Encyclopedia Titanica

Olympic fittings to be sold off

Summer 2004 news report

Hexham Courant

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News that the RMS Olympic collection is to be sold has caused outrage in Haltwhistle.

Local people now want to know if anything can be done to prevent the impending sale.

The finest collection of fixtures and fittings from what was the Titanic's sister ship, it is due to be auctioned in September.

The sale could realise anywhere between £250,000 and £500,000 for Hadrian Enterprise Park owner Ray Cowell and his business partners.

During the town's annual meeting on Monday, one lady said she had been angered by the news, revealed on the front page of last week's Courant.

Chairing the meeting. Coun. Alan Sharp said: "I didn't know anything about it either until I read the Hexham Courant.

"I have made some inquiries about the legality of the sale, but the Olympic collection was conveyed, along with the whole of the premises, by Akzo Nobel to Ray Cowell

"I don't think anything can be done about it, but we are currently looking into it.

"I share your concern, and I know other councillors have got on to me about it."

Coun. Anne Burns said that she had been making calls on the subject, but she was not prepared to say anything more than that for now.

"Ray Cowell gave a verbal undertaking, though, that nothing would be sold," she said.

"I thought that would be as good as the written word. It was said within other people's hearing as well."

After the meeting, local resident Vic Fleming said this was another case of Haltwhistle's history being eroded.

At a time when the town was turning its focus on tourism, it was in danger of losing prime examples of its heritage - the very reason tourists would be attracted to the town.

He drew a parallel with Haltwhistle Church Hall.

In a letter to the Courant, he said:
"Only at Christmas the headlines were 'Akzo brings joy to town'.

"Mr Cowell outlined his vision for the renamed Hadrian Enterprise Park by throwing his weight behind tourism initiatives which would use the stunning architectural features of the RMS Olympic.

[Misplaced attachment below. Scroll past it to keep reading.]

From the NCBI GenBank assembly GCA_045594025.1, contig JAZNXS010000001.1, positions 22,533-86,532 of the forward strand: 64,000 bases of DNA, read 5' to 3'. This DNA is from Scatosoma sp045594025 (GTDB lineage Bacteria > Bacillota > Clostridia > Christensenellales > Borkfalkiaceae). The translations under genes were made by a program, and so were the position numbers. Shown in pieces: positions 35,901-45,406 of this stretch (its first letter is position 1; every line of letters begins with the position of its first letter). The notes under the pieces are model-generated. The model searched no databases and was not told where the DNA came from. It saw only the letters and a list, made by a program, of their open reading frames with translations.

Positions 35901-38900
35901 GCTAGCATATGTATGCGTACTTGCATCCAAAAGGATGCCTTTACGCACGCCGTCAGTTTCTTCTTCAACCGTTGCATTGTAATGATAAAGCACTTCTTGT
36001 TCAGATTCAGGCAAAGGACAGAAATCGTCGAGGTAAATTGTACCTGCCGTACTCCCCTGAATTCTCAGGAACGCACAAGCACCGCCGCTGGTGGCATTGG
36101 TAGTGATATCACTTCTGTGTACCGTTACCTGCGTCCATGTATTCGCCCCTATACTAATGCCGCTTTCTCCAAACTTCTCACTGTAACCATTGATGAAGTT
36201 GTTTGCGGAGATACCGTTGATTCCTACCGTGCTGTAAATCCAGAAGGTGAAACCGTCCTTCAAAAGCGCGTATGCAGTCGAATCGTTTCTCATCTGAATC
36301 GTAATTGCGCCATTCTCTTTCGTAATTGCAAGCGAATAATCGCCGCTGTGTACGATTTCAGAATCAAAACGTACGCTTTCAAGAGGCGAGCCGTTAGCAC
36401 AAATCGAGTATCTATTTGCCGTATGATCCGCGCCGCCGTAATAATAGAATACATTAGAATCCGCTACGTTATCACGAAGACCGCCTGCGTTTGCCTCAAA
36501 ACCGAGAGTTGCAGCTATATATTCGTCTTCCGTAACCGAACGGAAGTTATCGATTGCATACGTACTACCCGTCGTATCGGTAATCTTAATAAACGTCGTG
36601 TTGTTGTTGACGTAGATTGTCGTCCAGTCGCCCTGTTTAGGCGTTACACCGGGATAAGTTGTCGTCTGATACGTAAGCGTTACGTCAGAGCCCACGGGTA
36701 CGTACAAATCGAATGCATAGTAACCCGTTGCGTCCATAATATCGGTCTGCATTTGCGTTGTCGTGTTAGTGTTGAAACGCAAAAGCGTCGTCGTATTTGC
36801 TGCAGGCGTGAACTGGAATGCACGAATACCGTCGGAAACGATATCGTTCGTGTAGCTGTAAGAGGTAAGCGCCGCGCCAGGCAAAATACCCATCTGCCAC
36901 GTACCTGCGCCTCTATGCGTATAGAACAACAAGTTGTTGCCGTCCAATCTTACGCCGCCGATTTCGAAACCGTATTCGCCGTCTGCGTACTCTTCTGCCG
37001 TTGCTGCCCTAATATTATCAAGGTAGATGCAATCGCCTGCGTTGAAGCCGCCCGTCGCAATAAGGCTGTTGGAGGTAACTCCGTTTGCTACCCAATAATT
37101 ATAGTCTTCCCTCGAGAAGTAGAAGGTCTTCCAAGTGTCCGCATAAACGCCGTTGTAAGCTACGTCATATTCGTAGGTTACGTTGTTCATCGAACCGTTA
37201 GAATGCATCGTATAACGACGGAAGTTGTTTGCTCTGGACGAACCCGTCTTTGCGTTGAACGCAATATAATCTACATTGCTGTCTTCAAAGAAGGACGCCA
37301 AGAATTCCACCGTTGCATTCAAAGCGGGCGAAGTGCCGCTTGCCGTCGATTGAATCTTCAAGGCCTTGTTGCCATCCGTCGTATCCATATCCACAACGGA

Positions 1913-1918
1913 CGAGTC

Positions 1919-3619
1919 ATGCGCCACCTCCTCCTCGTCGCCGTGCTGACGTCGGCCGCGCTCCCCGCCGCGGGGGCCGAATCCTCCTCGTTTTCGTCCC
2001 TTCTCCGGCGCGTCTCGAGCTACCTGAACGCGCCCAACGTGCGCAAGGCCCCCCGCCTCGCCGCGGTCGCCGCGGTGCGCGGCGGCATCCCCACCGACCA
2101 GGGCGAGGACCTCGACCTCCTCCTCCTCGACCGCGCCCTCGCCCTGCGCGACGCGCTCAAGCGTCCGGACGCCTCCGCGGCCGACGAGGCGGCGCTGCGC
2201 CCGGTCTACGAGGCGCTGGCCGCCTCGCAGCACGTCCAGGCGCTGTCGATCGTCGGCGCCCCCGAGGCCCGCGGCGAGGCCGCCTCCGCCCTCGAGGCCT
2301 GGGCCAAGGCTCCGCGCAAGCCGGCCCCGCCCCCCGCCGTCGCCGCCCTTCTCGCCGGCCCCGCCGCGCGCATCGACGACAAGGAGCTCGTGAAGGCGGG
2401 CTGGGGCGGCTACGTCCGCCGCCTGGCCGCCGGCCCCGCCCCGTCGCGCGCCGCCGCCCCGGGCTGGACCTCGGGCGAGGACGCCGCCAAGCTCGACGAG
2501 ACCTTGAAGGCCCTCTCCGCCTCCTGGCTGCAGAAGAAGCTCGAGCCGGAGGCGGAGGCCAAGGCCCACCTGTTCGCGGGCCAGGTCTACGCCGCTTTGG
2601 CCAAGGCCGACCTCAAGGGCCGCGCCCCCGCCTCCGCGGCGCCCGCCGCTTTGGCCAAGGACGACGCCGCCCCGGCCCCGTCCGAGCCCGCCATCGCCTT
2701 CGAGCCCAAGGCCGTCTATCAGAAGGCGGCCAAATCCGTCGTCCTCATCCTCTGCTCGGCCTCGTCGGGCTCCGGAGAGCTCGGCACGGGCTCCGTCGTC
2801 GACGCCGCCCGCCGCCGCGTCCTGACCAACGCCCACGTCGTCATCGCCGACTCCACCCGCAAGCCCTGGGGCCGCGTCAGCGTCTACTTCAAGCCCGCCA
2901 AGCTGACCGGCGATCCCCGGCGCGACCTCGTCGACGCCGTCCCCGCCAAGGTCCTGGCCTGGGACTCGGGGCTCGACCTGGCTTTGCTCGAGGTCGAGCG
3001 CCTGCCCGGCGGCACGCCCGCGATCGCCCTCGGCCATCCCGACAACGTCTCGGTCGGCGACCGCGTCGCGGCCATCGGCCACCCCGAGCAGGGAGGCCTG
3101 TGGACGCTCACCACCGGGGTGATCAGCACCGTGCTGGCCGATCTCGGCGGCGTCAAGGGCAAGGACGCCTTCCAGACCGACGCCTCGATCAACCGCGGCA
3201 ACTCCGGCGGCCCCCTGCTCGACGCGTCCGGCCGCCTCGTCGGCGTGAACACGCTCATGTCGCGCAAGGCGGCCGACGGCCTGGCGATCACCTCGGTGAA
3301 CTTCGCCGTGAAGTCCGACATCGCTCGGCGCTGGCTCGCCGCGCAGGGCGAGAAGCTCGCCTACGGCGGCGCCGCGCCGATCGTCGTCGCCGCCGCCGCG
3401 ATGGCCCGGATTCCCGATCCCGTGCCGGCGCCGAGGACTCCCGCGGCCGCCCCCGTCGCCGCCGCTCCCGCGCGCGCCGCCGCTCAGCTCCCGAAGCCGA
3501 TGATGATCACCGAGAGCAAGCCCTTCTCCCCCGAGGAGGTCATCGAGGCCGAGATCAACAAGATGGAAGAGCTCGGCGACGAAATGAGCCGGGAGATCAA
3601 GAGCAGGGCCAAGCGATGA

"But, alas, now that Mr Cowell and his advisers have suddenly realised the value and sale potential of these items, the only answer is to sell.

"A short-lived joy indeed - and goodbye to another piece of Haltwhistle history.

"What hope for tourism in the future?"

In another letter to the Courant former employee Sheila Ferol said: "I would like to say how disappointed and angry I feel about the sale of the Olympic fittings.

"I was lucky enough to start my working life in the office complex built up with the ship's fittings, and on leaving nearly 40 years later, I was given permission to video these same fittings, that to me were a huge part of my life.

"I feel that the new owners have not taken into consideration how much these items have been a part of Haltwhistle people's lives over the past years and looked forward to the Olympic Hall being opened as a restaurant, as was reported."

She suggested that ramps could be installed to provide disabled access to the canteen and toilets, which are on the ground floor.

As well as providing employment in the town, running the attraction as a restaurant or function room would raise money to invest in the rest of the building, such as installing a lift.

She added: "That would be better than, after such a short time of owning the site, putting everything up for sale to the highest bidder."

When he announced the news, Mr Cowell said that feasibility studies had revealed that using the Olympic fittings as the basis of a visitors' centre was not a financially viable option.

For one thing, he said a lot of work would need to be done to bring [the] building itself up to modern standards, including wheelchair access.

Attempts this week to contact Mr Cowell for a comment proved unsuccessful.

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Encyclopedia Titanica (2004) Olympic fittings to be sold off (Hexham Courant, ref: #3106, published 9 July 2004, generated 19th October 2021 09:43:45 AM); URL : https://www.encyclopedia-titanica.org/olympic-fittings-be-sold-off.html